Saturday, 28 May 2016

Windows

Window frames in this kit are fairly basic - certainly not as 'smart' looking as the ones in my previous builds.  I've tried finding better ones but nothing fits in a way that I could do a straight swap.  I contacted a favourite house maker but he said the price would be prohibitive for him to make bespoke windows for this so I have resigned myself to just bashing ahead with them.


sixteen windows

I am using a Valspar sample pot of their water based satin finish in Tidy White.  I never use paint that needs a spirit to clean brushes etc; I prefer the simple (not smelly) water clean-up.

This is the process:

1. paint one side, leave to dry
2. paint other side, leave to dry
3. rub down both sides with the finest 'sander' you can get nothing coarser than 220 grit - look in the painting section for the pads painters use.
4. paint one side, leave to dry
5. paint the other side, leave to dry

Hopefully they are now ready to use.

But............
Check over very, very carefully - does it need another coat? will two do? do you want to rub down again lightly and maybe wax after that - the final finish is all about how fussy you are.

Here's a photo to show you the first coat before and after light sanding to get rid of the nibs



the after one is on the left, the before one is on the  right

P.S.  Talking to Wilma I thought I had written a post on how much work went into making the windows and other trims ready to paint.  I skipped back through all my posts and can't see what I thought was there.  Before I even started painting the windows (as described here) they had already been sanded to within an inch of their life.  The trims in this kit are fairly rough material and are roughly cut. DHD now does laser cutting so this should no longer be an issue.  I had to sand down thirteen windows and generally tidy them up before I could even begin the painting instructions that you have just read here,  For you, just be sure the material you are about to paint is as smooth as it can be before going at it with a paintbrush.


5 comments:

  1. Are your windows made of MDF? Mine are and I am about to do them so I will follow your instructions and see the result. I hadn't considered waxing over paint. Do you do this? Thanks again for the great tips. x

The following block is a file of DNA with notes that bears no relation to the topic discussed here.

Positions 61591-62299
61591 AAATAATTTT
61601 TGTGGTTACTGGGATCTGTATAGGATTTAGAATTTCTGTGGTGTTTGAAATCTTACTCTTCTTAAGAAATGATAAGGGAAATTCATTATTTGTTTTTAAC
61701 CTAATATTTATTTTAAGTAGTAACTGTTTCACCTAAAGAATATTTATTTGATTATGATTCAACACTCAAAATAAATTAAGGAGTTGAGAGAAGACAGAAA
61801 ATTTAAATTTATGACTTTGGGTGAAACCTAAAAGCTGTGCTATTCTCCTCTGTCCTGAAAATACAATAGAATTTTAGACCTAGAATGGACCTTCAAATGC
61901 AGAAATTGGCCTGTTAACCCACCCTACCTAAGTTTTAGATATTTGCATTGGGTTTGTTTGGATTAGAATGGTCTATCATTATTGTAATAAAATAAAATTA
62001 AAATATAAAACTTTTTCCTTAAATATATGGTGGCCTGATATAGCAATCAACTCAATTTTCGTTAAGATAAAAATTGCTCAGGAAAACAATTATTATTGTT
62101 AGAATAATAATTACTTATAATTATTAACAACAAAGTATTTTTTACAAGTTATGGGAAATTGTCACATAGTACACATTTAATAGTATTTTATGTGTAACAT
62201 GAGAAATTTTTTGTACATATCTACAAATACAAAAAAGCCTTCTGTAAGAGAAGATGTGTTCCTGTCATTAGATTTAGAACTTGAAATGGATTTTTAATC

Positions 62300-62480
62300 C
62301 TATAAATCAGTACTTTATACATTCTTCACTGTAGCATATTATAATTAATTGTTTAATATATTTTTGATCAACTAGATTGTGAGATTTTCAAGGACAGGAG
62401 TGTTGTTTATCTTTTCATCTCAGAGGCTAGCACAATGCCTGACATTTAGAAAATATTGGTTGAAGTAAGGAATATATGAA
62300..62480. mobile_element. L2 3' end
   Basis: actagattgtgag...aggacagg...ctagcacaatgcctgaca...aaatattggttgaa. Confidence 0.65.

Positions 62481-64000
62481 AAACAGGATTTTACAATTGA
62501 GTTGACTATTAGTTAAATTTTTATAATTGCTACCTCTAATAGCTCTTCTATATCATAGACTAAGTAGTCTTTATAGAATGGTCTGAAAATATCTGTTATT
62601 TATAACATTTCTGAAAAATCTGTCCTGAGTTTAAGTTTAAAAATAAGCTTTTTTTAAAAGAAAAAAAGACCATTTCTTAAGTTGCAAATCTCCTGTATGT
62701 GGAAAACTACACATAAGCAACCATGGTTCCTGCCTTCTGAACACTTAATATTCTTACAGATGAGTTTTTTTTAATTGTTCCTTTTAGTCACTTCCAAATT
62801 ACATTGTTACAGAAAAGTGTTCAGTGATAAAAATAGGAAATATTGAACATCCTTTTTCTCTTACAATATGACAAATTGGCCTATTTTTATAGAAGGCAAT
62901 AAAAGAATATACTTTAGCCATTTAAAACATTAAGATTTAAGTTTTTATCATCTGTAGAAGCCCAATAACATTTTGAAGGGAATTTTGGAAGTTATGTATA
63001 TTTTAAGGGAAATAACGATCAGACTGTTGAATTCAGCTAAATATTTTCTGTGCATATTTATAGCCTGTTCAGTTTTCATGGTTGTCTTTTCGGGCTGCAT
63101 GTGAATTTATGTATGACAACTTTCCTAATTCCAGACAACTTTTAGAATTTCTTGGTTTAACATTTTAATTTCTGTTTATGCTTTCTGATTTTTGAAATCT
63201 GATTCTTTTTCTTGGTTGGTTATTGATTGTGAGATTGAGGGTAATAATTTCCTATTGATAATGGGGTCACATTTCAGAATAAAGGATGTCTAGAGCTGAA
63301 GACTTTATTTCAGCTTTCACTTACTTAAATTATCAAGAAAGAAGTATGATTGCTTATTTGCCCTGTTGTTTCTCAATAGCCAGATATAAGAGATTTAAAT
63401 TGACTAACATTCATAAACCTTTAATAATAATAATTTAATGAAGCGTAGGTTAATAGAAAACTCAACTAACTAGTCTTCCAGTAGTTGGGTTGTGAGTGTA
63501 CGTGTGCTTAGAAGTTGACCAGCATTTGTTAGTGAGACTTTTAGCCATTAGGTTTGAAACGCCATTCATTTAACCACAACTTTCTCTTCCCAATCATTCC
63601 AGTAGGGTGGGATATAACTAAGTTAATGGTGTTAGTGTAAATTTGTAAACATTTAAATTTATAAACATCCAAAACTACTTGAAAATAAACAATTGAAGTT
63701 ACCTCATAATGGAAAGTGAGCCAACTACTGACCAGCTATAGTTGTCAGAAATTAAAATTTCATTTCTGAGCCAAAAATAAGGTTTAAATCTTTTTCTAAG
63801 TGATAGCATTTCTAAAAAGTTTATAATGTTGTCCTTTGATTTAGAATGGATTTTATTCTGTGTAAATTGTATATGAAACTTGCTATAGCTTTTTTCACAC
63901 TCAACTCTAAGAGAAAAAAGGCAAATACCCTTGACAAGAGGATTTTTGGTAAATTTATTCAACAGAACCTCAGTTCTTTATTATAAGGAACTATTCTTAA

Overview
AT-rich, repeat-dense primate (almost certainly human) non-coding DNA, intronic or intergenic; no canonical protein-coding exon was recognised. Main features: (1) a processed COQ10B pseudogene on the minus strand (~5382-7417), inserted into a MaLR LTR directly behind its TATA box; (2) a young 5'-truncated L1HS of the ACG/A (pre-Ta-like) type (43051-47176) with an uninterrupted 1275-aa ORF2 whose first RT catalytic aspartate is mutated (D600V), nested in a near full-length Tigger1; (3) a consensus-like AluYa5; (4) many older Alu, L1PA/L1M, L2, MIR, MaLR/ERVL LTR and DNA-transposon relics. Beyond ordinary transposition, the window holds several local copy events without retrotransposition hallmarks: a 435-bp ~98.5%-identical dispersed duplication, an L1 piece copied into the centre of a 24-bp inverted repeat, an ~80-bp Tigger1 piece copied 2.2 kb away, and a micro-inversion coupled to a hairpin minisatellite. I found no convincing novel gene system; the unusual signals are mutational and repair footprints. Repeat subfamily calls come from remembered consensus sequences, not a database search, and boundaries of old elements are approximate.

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  2. Sorry Wilma, no idea if it is MDF... it is the same colour but a very poor texture... not at all smooth. The five steps I listed here is exactly what I did with this set of windows so, no, didn't go on to waxing them. I would have done had I been using a matt or chalk finish paint but I used a satin finish (water based) one and that gives enough 'sheen' for my liking. Lots of people love gloss for windows - your own choice. Re-reading this I need to emphasise that i had already worked on these windows prior to painting - they were already sanded down as smooth as i could manage. There is an earlier post. I go back and redirect people to it. Thanks for that reminder. Marilyn

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  3. Well, what do you know - there isn't an earlier post about the windows and trims needing loads of work - I dreamed it! I have added a note to this post though.

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  4. Hello Burygardeners,
    Thank you for the helpful tips. Sanding is such an important part to get a fine finish.
    Big hug
    Giac

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  5. Thanks for following Giac. I suspect it is something most of us learn by experience. I knew everything I said here when I did project one but thought I could just short cut it.....not very patient....by project two I knew there was no short cut.....lots of sanding and lots of thin coats if you want a decent finish at this scale. You get to see the house next week. Marilyn

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